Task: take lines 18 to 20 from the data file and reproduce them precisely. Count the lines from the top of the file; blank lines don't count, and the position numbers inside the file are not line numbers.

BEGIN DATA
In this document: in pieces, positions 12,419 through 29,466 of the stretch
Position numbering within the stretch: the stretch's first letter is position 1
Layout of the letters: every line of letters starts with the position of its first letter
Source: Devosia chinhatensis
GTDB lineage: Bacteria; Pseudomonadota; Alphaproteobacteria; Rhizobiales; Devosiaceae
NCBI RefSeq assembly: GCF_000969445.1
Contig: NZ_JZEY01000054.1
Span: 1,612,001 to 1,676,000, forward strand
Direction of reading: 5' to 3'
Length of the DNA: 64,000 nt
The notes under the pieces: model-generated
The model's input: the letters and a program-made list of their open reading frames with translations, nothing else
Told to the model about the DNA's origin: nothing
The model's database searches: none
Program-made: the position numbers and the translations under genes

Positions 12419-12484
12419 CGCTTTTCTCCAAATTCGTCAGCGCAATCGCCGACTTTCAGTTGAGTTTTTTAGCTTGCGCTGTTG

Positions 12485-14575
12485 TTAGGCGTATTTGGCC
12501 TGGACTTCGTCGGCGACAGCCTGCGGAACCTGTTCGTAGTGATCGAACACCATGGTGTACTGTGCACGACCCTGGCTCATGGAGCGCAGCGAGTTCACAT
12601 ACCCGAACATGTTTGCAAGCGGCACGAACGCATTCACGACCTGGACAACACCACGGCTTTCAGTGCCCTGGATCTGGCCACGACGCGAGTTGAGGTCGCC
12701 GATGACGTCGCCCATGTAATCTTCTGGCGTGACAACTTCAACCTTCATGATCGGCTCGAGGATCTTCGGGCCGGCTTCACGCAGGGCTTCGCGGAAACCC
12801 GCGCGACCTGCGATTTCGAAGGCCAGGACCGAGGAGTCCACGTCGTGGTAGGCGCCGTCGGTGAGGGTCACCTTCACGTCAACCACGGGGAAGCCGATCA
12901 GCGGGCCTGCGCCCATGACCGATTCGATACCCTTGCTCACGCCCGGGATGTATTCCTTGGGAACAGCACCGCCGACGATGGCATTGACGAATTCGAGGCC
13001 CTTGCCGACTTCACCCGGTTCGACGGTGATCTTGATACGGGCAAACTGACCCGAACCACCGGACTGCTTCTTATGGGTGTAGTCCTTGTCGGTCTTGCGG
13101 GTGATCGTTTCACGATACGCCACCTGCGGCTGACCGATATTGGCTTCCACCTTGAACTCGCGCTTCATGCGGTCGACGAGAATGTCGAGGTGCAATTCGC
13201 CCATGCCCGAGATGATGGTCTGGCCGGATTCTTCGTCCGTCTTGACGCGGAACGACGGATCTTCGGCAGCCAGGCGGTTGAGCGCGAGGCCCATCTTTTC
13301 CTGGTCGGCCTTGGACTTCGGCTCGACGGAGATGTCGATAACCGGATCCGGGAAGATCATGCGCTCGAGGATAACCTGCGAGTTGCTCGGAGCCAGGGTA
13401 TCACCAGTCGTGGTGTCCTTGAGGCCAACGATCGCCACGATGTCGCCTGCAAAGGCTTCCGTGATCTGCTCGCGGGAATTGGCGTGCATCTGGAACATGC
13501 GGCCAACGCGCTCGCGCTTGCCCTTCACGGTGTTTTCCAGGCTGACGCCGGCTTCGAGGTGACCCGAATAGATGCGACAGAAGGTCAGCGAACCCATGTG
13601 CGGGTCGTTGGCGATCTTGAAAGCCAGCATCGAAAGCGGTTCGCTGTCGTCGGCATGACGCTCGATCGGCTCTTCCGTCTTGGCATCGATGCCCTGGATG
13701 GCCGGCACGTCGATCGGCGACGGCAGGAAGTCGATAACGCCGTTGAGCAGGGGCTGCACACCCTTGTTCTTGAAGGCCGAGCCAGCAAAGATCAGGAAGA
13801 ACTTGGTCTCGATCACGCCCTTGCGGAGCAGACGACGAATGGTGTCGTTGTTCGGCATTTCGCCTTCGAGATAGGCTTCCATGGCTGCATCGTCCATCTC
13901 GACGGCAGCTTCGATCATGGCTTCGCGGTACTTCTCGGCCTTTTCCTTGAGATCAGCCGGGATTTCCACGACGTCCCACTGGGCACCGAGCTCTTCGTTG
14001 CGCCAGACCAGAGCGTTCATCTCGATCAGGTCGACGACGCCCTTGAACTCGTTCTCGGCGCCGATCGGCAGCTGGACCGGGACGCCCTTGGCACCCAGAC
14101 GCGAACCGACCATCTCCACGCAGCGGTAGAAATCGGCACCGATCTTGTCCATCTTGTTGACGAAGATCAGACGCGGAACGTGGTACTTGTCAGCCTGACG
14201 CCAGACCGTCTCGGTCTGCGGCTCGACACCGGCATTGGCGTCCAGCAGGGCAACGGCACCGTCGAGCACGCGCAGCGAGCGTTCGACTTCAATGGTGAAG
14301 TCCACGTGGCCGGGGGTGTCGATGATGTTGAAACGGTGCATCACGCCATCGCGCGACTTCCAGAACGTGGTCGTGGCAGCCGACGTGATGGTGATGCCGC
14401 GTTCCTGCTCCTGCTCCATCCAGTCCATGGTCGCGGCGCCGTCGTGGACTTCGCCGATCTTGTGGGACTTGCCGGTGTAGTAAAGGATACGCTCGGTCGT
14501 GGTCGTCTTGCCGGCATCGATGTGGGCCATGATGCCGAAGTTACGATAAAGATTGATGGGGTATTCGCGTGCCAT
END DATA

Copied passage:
Positions 12485-14575
12485 TTAGGCGTATTTGGCC
12501 TGGACTTCGTCGGCGACAGCCTGCGGAACCTGTTCGTAGTGATCGAACACCATGGTGTACTGTGCACGACCCTGGCTCATGGAGCGCAGCGAGTTCACAT